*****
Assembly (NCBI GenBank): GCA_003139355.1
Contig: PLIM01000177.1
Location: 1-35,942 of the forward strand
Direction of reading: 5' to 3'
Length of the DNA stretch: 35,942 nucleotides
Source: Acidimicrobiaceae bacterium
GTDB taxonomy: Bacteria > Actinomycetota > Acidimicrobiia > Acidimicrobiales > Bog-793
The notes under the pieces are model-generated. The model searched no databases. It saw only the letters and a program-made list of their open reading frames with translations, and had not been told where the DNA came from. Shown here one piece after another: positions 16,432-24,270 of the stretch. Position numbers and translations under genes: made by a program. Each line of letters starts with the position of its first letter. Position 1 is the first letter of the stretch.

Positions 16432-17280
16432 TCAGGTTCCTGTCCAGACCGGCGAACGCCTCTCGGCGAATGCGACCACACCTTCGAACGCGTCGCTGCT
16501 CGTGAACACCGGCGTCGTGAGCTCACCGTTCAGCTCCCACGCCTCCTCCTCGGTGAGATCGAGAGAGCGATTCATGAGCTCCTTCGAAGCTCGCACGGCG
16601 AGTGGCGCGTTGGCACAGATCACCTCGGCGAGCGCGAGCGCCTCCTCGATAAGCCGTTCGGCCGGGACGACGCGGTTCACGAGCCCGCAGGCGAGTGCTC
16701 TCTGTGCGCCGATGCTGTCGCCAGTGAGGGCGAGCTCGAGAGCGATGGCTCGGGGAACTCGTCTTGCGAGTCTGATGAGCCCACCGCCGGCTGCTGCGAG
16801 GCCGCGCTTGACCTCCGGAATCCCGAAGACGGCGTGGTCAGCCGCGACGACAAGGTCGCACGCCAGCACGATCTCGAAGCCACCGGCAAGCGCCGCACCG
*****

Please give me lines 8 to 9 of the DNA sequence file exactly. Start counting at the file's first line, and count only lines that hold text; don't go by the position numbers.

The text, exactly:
The notes under the pieces are model-generated. The model searched no databases. It saw only the letters and a program-made list of their open reading frames with translations, and had not been told where the DNA came from. Shown here one piece after another: positions 16,432-24,270 of the stretch. Position numbers and translations under genes: made by a program. Each line of letters starts with the position of its first letter. Position 1 is the first letter of the stretch.

Positions 16432-17280